Indian Exp has an interview of Dr MM Singh, one of the key persons behind the job:

1991 and the Budget of July was a watershed in India’s economic and political history. There was so much done. Industrial de-licensing on Budget day, trade policy, exchange rate management and much more. How do you look back on that period? Were those ideas or solutions known already to policy-makers or were they imposed by multilateral lenders as critics claim?

I don’t see much originality in those. These were ideas which were being discussed inside the government and outside, too. All I did was put them all together in a coherent whole, when I got an opportunity. The Budget for 1991 set out the roadmap that we wanted to adopt for the next two to three years. It gave SEBI legal status. Before that, SEBI was no more than an advisory body. The banking system needed reforms and I announced the setting up of the Narasimham committee on financial sector reforms. Then, there were tax reforms..

Read on..

Problem is not the tenure as much the noise around the position

July 1, 2016

Once again, we have noise coming from Indian central bank. It is like saying please sir no more. please spare us. We have other things to do than just follow the controversies at India’s Mint’s Street.

India has seen unprecedented attention to this position since 2013. After the sheer drama in last few days (or months or years?), we thought things will settle down. But they cannot as the central bank ensures attention and noise is always there.

Now we are told that 3 years tenure is too short. Really? Why take it then? It is not as if these things were not known in advance. The tenure was hardly a suspense and fell from nowhere.

Moreover, length of tenures have hardly mattered in the past. If the government wanted to extend the tenure it just got extended. Plain and simple. The institution just kept moving along with minimal fuss and noise.

As Anil Kumble said so well recently, it is not about me or any other coach. It is about the Indian cricket team. Similarly, it is about Indian economy.  No one is bigger than the system and if he/she is, we know the outcomes.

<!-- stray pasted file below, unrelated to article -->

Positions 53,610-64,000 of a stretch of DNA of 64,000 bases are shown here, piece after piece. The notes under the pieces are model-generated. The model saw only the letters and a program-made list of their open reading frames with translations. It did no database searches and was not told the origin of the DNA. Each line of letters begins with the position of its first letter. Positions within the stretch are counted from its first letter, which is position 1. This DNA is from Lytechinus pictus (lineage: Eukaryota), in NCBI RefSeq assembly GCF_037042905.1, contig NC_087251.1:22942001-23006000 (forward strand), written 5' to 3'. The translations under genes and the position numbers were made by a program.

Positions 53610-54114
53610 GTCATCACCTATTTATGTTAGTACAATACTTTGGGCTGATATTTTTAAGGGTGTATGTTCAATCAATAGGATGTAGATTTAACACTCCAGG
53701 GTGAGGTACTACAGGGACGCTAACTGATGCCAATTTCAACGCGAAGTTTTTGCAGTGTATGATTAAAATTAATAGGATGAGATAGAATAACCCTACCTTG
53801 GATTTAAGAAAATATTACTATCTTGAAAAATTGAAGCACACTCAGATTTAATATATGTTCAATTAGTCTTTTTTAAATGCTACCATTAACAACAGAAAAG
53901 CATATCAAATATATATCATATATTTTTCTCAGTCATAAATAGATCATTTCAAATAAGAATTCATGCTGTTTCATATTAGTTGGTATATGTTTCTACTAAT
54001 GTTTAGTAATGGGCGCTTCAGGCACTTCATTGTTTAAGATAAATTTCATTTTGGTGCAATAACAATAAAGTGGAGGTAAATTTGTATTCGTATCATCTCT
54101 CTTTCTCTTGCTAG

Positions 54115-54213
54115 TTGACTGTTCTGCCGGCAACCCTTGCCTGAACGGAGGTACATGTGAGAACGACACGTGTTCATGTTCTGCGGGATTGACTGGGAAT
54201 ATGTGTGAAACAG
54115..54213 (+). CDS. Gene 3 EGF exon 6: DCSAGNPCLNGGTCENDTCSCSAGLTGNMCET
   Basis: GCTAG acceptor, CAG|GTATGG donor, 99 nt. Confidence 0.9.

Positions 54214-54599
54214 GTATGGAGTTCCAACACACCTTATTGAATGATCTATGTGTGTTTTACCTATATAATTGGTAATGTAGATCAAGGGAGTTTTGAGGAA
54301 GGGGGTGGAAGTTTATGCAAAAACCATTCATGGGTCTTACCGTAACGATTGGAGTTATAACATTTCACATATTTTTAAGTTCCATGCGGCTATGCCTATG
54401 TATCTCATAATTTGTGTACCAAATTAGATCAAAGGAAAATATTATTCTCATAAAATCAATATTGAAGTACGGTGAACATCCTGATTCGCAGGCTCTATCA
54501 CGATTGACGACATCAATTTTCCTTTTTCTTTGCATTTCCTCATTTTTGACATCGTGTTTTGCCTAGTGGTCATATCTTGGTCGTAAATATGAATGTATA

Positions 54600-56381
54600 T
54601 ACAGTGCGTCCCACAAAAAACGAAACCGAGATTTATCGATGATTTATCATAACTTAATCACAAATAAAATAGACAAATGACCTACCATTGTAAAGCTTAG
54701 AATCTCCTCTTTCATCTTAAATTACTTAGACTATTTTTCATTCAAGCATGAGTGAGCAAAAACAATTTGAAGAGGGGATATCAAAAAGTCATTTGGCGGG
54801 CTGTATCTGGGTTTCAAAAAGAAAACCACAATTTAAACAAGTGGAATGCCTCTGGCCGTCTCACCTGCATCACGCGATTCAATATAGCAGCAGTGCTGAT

It is perhaps for the first time when there has been a serious threat to the institution itself. It was made to look as if the entire thing will just collapse due to one position. The critics and finocracy surely made their case for a steep fall but nothing of this sort happened. It was all such a farce really where the supposed benefactors of Indian economy wanted it to be doomed.

The next set of individuals have a really tough task at hand. How to restore things to normalcy at Indian central bank. And remember this men of money quote from John K Galbraith all the time (perhaps get it inscribed at the reception so that all incoming can read and remember):


Who cooked Adam Smith’s dinner?

July 1, 2016

Didn’t know about this book at all – Who cooked Adam Smith’s Dinner? It is by Katrine Marcal who has written a scathing review of economics built around “rational man”:

It is not from the benevolence of the butcher, the brewer, or the baker, that we can expect our dinner, but from their regard to their own interest

When Adam Smith wrote that all our actions stem from self-interest and the world turns because of financial gain he brought to life ‘economic man’. Selfish and cynical, economic man has dominated our thinking ever since and his influence has spread from the market to how we shop, work and date. But every night Adam Smith’s mother served him his dinner, not out of self-interest but out of love.

Today, our economics focuses on self-interest and excludes all other motivations. It disregards the unpaid work of mothering, caring, cleaning and cooking. It insists that if women are paid less, then that’s because their labour is worth less – how could it be otherwise?

Economics has told us a story about how the world works and we have swallowed it, hook, line and sinker. Now it’s time to change the story.

In this courageous look at the mess we’re in, Katrine Marçal tackles the biggest myth of our time and invites us to kick out economic man once and for all.


Malcolm Harris reviews the book: